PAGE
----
Motifs are recurring ideas/effects (image, sound, action, or other figure) that contribute to a certain theme or larger idea. 

Motifs are not merely symbols (physical objects) although the two are related.

Identifying motifs:

  • Are there certain ideas or images that keep coming up in the story?
    • Why has the author included these ideas repeatedly? What are they contributing to the story?
  • Consider a particular theme: are there certain ideas or images that are associated with that theme?
    • How are these ideas associated with particular themes? Why these ideas? How do they contribute to the theme?

Always answer the “why” questions




The theme is the underlying overall message of the story about a particular topic or issue.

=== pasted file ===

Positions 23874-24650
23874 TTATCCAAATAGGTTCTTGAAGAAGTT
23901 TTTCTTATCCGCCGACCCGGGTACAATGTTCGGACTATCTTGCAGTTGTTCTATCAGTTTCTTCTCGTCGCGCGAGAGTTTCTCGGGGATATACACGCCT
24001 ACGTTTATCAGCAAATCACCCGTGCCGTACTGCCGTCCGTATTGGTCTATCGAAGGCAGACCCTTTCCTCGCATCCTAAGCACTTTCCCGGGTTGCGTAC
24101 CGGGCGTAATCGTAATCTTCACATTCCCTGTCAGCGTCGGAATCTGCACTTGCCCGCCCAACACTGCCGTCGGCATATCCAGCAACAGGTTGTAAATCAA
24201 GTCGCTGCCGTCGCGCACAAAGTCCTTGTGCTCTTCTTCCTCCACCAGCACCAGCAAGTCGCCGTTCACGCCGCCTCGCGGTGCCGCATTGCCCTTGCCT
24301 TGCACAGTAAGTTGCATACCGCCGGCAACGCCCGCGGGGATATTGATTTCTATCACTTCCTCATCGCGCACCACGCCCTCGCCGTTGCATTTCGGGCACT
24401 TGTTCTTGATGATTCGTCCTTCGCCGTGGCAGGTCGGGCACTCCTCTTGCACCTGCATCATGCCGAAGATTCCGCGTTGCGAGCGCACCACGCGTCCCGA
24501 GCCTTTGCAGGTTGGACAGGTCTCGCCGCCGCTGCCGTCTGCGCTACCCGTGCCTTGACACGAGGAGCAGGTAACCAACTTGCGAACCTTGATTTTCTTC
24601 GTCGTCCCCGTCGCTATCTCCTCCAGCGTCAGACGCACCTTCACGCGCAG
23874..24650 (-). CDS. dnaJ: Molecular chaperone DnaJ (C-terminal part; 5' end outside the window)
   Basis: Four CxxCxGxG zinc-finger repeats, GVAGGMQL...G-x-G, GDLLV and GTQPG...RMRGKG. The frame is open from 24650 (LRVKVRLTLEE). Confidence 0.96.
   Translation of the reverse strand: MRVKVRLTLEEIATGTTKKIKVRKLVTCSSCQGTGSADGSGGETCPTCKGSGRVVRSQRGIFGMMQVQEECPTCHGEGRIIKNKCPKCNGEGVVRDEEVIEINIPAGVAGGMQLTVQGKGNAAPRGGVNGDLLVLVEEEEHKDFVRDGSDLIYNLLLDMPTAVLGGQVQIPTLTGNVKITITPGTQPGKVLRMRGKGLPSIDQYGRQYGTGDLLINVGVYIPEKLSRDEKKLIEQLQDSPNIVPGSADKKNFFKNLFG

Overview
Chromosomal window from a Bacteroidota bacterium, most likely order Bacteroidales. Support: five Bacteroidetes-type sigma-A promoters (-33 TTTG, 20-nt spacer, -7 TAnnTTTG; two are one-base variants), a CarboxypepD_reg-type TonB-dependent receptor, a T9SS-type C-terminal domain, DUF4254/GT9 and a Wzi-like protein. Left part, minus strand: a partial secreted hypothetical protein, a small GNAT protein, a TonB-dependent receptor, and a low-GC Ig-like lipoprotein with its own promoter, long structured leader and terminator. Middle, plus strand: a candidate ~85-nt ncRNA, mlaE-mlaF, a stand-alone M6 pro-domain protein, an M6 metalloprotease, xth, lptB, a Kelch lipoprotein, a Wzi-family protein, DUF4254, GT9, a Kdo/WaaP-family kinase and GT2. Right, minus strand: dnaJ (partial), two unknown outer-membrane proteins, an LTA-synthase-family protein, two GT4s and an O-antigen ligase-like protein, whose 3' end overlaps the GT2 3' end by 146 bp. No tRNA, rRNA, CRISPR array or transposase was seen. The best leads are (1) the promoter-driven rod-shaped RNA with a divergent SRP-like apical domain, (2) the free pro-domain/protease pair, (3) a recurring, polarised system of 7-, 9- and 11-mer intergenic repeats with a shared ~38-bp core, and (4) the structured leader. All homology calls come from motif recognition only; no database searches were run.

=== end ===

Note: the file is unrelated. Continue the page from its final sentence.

• The theme is NOT literally what happens in the story; that is the subject/plot.

Determining Theme:

  • How does the theme affect the main character(s)?
    • WHAT happens to the characters?
    • HOW are the characters described?
    • HOW do others interact with them?
    • HOW are their actions portrayed?
    • WHY does this happen?
  • Provide the backup via examples from the text.
    • “If your mother says she loves you, check it out.” Don’t assume anything. Be prepared to defend everything you say with facts.

Always answer the “why” questions.

  • WHY does the character do this? 
  • WHY did the author choose to use this technique? 
  • WHY is this important?